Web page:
Henry Veggian introduces readers to one of the most influential American writers of the last half- century. Winner of the National Book Award, American Book Award, and the first Library of Congress Prize for American Fiction, Don DeLillo is the author of short stories, screenplays, and fifteen vels, including his breakthrough work White Noise (1985) and Pulitzer Prize finalists Mao II (1992) and Underworld (1998). Veggian traces the evolution of DeLillo's work through the three phases of his career as a fiction writer, from the experimental early vels, through the critically acclaimed works of the mid-1980s and 1990s, into the smaller but newly invative vels of the last decade. He guides readers to DeLillo's principal concerns - the tension between biography and anymity, the blurred boundary between fiction and historical narrative, and the importance of literary authorship in opposition to various structures of power - and traces the evolution of his changing narrative techniques. Beginning with a brief biography, an introduction to reading strategies, and a survey of the major concepts and questions concerning DeLillo's work, Veggian proceeds chrologically through his major vels. His discussion summarizes complicated plots, reflects critical responses to the author's work, and explains the literary tools used to fashion his characters, narrators, and events. In the concluding chapter Veggian engages table examples of DeLillo's other modes, particularly the short stories that reveal important insights into his modular working method as well as the evolution of his vels.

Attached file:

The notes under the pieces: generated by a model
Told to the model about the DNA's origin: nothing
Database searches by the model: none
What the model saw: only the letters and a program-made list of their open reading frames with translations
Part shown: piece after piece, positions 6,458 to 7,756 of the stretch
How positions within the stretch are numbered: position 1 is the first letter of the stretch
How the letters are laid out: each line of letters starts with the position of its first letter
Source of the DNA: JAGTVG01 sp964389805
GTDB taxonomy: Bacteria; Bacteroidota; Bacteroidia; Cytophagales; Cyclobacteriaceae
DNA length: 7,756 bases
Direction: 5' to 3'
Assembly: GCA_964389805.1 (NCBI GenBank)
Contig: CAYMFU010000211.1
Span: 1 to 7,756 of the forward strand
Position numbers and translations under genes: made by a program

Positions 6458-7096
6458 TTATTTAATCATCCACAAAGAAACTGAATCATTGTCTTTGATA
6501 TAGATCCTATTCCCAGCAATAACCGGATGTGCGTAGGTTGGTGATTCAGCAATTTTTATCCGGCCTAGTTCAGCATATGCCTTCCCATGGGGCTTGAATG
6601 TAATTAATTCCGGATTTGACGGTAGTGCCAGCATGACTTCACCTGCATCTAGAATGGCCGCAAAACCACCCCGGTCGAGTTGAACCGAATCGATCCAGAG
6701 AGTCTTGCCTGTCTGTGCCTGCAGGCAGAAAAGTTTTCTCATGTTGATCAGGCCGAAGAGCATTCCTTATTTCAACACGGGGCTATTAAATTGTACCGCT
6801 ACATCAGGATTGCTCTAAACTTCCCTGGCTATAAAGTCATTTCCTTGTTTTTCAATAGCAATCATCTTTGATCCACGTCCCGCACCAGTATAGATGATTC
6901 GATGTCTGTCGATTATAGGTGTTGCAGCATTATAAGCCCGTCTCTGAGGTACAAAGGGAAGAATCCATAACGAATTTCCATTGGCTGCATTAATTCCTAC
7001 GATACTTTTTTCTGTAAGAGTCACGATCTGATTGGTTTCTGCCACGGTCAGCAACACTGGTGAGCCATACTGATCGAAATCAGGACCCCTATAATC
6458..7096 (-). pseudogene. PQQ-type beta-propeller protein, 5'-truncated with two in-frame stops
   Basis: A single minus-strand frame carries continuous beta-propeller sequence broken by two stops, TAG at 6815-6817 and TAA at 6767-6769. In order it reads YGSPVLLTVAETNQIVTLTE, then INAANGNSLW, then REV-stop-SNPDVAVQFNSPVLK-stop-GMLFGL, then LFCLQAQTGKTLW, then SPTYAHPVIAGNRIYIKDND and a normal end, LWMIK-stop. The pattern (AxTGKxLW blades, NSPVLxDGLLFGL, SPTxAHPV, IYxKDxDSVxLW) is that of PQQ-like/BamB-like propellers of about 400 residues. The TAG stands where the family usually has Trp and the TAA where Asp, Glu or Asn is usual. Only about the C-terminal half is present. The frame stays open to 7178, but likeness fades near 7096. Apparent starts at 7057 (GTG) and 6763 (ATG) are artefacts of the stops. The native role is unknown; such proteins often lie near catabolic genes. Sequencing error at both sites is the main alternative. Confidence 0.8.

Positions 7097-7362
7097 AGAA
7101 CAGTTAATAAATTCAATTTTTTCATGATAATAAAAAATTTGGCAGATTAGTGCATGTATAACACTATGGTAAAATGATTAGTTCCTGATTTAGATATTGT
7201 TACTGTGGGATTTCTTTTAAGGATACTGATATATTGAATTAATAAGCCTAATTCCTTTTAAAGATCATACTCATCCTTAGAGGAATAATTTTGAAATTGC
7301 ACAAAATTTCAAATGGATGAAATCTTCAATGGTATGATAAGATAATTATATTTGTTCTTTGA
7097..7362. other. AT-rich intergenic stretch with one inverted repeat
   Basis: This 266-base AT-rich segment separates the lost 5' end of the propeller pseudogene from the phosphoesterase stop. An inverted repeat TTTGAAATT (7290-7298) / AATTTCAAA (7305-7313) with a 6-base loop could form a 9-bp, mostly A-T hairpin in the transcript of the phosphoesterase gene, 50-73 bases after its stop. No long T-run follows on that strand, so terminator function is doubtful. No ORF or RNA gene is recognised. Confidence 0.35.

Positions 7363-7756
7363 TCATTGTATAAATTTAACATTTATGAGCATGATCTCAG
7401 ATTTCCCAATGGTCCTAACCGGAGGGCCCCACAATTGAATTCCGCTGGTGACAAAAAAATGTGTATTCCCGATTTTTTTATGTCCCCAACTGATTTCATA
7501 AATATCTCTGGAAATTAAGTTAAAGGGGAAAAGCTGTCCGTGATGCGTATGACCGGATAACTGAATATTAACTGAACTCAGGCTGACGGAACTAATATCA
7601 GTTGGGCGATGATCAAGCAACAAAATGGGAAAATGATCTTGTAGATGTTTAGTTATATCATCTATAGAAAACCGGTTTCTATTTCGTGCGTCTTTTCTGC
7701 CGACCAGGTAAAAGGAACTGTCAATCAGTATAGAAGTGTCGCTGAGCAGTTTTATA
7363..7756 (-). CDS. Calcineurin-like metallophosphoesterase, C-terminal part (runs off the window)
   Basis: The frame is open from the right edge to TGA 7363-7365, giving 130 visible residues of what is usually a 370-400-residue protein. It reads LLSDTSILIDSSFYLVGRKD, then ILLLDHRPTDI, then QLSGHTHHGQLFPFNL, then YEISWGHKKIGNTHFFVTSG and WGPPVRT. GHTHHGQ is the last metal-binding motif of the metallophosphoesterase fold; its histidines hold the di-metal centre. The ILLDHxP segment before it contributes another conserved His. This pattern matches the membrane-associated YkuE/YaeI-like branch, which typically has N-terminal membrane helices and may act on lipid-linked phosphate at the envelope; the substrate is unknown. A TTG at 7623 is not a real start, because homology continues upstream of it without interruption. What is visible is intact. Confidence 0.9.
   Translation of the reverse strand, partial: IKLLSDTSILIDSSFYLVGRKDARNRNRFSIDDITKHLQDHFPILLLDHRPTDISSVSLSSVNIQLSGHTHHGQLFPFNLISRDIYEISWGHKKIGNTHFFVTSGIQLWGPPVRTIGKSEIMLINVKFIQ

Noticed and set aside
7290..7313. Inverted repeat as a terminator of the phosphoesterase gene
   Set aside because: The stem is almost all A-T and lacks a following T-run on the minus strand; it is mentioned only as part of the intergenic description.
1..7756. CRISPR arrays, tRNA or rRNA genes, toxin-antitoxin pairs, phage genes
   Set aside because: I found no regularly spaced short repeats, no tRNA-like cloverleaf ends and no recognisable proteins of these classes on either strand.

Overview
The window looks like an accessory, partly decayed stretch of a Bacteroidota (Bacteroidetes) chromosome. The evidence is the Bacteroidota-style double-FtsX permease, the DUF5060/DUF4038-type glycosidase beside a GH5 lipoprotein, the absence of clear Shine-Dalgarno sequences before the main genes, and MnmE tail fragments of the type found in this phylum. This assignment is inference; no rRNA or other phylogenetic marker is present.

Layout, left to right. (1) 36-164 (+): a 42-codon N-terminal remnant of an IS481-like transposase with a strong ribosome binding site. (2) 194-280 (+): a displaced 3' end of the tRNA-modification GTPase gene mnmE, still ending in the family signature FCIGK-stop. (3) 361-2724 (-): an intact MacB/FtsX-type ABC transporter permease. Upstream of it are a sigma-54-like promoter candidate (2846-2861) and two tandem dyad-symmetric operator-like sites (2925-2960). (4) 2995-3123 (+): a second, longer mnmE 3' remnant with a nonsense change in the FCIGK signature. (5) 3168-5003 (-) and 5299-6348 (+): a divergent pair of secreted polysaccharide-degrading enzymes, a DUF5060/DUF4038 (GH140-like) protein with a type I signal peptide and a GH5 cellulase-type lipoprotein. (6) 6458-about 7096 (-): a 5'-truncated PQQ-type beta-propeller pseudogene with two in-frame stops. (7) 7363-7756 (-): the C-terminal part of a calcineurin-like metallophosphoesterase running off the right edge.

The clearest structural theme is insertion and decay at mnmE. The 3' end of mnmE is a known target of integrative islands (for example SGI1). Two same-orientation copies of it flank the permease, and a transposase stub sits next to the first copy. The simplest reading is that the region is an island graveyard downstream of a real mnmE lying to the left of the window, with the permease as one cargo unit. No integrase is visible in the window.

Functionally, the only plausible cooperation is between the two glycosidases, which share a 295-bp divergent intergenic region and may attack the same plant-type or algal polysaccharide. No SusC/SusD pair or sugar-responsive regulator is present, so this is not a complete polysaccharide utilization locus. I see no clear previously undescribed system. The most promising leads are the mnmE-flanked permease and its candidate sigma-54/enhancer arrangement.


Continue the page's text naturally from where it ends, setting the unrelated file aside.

Henry Veggian is a lecturer of English and comparative literature at the University of North Carolina at Chapel Hill, USA. He edits for boundary 2 and Rodopi Editions.